• Exercise Treatments Best for Reducing Cancer-Related Fatigue: Psychological treatment and education can be useful, too, more so than drugs, researchers find. Exercise and/or behavioral and educational therapy may be more effective than prescription drugs for dealing with cancer-related fatigue, according to a meta-analysis published online March 2 in JAMA Oncology. 

• How much sun is good for our health? Researchers have estimated the duration of solar radiation exposure required in order to obtain the recommended doses of vitamin D. While in spring and summer 10 to 20 minutes in the sun are enough, in the winter months almost two hours would be needed, therefore for the vast majority of the population it is difficult to achieve the optimal values. Every year, studies on the benefits of sunbathing in moderate doses are interspersed with those that confirm the risks of doing it excessively. Science of The Total Environment 

Older Bones Benefit From Dairy Plus Vitamin D: Consumption of milk, yogurt and cheese was associated with higher bone mineral density in the spine and less bone loss in the hip among older adults -- but only if they also took vitamin D supplements. Journal of Nutrition 

Bad Diets Tied to 400,000 US Deaths in 2015: Unhealthy diets may have contributed to as many as 400,000 premature deaths from heart disease and strokes in 2015, a new study estimates. And, it's not just the things you should be avoiding -- such as salt and trans fats -- that are contributing to these deaths. The excess deaths may also be caused by what's missing in your diet -- namely, nuts and seeds, vegetables and whole grains, the researchers said. AHA Meeting 

Downside to Gluten Free Diets: In a large study of U.S. health professionals, scientists found that those with the least gluten in their diets actually had a slightly higher risk of developing type 2 diabetes over a few decades. The findings do not prove that a low-gluten diet somehow contributes to diabetes. But the study raises questions about the long-term benefits of avoiding gluten, which many people assume to be a healthy move. American Heart Association Meeting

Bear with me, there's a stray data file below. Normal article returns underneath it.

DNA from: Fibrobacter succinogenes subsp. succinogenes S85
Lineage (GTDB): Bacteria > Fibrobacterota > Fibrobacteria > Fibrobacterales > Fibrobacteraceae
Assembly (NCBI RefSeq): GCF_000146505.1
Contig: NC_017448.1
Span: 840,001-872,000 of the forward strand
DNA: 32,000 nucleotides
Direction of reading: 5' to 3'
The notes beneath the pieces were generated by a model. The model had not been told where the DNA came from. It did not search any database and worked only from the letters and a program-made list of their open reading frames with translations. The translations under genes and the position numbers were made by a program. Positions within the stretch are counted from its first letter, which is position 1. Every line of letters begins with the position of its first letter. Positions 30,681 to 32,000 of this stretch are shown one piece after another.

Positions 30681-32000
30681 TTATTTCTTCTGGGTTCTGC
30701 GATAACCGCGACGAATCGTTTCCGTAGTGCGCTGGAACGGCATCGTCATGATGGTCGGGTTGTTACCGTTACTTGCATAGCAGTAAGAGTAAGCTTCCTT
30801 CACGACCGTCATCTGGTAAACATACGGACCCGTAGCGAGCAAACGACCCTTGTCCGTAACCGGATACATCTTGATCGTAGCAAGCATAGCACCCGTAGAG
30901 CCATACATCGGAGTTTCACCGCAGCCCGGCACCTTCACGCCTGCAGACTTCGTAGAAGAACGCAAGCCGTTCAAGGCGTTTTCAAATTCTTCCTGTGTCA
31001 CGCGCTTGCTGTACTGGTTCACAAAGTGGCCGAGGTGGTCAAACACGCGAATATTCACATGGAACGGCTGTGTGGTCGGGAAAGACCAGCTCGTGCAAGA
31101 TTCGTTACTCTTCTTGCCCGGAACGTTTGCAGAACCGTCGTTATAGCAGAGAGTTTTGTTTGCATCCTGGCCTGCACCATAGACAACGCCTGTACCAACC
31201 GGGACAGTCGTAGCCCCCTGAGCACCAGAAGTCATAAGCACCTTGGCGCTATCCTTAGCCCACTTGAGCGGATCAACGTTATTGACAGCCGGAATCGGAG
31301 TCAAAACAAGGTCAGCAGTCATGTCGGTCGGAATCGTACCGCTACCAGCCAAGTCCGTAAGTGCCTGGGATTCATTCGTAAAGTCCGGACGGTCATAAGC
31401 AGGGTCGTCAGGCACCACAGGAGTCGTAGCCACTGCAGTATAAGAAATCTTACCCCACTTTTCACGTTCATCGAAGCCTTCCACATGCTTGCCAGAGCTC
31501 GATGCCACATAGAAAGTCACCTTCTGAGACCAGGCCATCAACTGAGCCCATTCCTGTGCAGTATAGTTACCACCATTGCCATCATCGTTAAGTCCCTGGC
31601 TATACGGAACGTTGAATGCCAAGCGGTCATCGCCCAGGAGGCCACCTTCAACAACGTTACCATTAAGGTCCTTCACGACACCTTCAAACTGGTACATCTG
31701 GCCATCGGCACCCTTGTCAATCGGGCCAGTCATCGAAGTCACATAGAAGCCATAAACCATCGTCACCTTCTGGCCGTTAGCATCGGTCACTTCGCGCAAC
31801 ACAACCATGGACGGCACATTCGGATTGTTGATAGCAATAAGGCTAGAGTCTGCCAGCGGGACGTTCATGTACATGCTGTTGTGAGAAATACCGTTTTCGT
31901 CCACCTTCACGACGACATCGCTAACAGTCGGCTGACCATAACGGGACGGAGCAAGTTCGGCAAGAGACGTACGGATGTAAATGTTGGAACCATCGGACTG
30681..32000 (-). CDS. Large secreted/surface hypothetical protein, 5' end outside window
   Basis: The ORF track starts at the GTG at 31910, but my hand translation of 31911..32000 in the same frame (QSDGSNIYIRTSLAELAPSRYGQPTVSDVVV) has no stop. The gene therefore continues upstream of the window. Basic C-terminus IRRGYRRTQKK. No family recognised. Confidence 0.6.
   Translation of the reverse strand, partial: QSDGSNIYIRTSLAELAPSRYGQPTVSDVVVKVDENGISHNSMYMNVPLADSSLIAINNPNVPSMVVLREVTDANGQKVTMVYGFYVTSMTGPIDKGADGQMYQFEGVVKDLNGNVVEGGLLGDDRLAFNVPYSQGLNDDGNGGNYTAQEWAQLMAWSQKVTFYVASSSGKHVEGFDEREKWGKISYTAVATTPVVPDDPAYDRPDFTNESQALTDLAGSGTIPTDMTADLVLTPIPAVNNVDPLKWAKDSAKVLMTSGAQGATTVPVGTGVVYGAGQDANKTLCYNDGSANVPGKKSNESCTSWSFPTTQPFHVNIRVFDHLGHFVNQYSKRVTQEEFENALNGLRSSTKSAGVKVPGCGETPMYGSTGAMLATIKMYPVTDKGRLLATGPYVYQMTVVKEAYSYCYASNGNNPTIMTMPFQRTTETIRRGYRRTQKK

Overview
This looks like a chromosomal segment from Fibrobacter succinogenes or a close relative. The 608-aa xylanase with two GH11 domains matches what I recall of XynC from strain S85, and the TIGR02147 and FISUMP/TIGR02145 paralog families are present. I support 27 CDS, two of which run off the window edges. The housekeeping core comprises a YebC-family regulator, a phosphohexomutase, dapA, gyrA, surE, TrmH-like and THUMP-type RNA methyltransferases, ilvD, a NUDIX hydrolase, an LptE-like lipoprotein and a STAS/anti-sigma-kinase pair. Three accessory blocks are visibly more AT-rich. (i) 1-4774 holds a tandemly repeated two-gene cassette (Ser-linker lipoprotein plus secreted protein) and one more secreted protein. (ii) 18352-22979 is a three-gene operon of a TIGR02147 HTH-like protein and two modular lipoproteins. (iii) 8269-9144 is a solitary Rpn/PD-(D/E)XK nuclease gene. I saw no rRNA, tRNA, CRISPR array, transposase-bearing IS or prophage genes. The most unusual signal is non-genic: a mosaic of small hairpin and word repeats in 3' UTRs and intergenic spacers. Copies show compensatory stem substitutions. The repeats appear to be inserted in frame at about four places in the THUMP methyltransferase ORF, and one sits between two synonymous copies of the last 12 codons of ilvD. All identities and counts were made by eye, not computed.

• Soy Safe, Even Protective, for Breast Cancer Survivors: Research involving more than 6,200 breast cancer survivors finds that those who ate the most soy had a lower risk of death from all causes during the nearly 10-year follow-up period. Cancer 

Eight servings of veggies a day is clearly best for the heart A comprehensive meta-analysis of 142 articles from 95 population studies shows that the risk of dying prematurely from all causes was reduced by almost a third, and the risk of cardiovascular disease by about a quarter in people who ate 800 grams of fruit and vegetables-- or eight a day -- compared to those who ate very little or no fruits and vegetables. International Journal of Epidemiology 

Popular heartburn drugs linked to gradual yet 'silent' kidney damage: Most patients don't experience acute kidney problems beforehand. The sudden onset of kidney problems often serves as a warning for doctors to discontinue patients' use of proton pump inhibitors (PPIs), sold under brand names Prevacid, Prilosec, Nexium and Protonix, among others. But a new study indicates that more than half of patients who develop chronic kidney damage while taking the drugs don't experience acute kidney problems beforehand, according to researchers. Kidney International